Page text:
One effective way of getting others not to notice how vertically challenged you are is to be surrounded by midgets. In a similar strategy, the Indian government has trotted out startling figures about global crime rates. The National Crime Records Bureau (NCRB) has ‘compiled’ data that has been published in the Ministry of Home Affairs status paper on Naxal violence across the country. What makes it ‘interesting’ is that the NCRB has pitched it as a ‘global comparison’ — which, if you have an inner babu in you, you’ll recognise as a strategy to present the happier side of the story.
In case your newspaper gives you the impression that crime is rife in this country, ‘Phah!’ says the NCRB, adding that the incidence of crime per 1 lakh people in India is only 455.8 — hardly ‘criminal’, considering the corresponding figure for the US and Britain are 7,797.8 and 9,312.36 respectively. Why, even ‘quieter’ countries like Canada and Sweden have whopping figures of 8,512.60 and 13,753 respectively. So all this badmashi in Bharat has to be exaggerated, right?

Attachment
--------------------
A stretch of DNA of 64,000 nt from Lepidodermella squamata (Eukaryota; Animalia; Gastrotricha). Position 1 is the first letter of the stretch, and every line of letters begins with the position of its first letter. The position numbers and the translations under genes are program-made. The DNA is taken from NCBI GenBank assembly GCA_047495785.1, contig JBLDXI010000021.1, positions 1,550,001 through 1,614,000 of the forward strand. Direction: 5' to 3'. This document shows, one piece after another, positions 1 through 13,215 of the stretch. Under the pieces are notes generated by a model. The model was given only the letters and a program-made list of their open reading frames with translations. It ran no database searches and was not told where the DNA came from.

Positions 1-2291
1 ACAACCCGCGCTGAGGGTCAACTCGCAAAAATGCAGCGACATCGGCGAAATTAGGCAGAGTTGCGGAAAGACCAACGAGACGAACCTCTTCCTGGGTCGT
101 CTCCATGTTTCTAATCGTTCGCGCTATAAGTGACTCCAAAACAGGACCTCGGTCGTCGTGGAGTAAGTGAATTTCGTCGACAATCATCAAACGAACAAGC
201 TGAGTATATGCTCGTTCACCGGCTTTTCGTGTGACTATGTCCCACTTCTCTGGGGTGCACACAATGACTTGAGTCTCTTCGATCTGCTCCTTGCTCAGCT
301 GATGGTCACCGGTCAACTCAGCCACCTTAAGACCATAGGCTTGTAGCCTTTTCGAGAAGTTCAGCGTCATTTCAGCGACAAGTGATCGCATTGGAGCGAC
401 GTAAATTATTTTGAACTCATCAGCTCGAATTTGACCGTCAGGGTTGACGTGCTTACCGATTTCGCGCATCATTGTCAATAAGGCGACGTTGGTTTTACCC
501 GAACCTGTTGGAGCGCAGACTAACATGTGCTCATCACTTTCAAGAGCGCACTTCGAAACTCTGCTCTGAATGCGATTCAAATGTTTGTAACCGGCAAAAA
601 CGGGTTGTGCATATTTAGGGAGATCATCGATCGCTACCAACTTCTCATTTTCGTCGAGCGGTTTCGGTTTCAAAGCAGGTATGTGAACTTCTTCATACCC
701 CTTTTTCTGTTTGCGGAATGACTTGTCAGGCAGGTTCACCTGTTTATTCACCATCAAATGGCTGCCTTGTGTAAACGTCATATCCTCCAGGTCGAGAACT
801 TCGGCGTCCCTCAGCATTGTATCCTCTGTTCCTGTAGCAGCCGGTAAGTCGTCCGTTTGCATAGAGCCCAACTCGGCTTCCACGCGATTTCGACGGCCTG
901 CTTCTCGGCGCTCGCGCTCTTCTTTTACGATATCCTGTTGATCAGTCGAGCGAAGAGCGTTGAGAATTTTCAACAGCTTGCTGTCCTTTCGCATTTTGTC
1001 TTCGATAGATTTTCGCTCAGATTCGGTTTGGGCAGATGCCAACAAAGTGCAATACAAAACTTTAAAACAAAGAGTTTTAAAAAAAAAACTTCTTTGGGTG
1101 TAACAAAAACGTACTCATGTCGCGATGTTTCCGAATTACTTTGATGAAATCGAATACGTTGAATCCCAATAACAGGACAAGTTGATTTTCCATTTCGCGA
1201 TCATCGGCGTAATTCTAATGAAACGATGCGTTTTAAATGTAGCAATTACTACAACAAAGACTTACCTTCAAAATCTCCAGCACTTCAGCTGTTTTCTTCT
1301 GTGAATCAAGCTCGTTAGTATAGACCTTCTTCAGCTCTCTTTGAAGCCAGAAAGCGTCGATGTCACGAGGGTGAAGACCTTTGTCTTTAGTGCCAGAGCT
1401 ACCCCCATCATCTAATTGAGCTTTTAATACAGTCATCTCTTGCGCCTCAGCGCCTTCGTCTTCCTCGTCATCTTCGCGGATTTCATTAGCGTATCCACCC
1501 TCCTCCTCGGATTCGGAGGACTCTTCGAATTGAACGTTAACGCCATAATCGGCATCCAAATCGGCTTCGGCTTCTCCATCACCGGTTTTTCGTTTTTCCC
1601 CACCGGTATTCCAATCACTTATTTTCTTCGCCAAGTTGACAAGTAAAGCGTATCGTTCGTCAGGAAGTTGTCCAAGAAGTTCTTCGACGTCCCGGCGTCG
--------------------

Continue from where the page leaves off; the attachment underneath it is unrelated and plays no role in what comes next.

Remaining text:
Well, not quite. Apart from the fact that Kazakhstan tops the chart as the country with the lowest crime rate (at 96.66 criminal acts committed per 1 lakh Kazakhs), there is the matter of what the NCRB has helpfully kept mum about. India fares quite well in the global stakes because the ‘survey’, with the crimes per lakh model, is loaded in favour of large populations. And that’s not even considering the fact that India’s notoriously low registration of criminal cases could — it just could — account for why there’s not much crime happening here even if it is happening.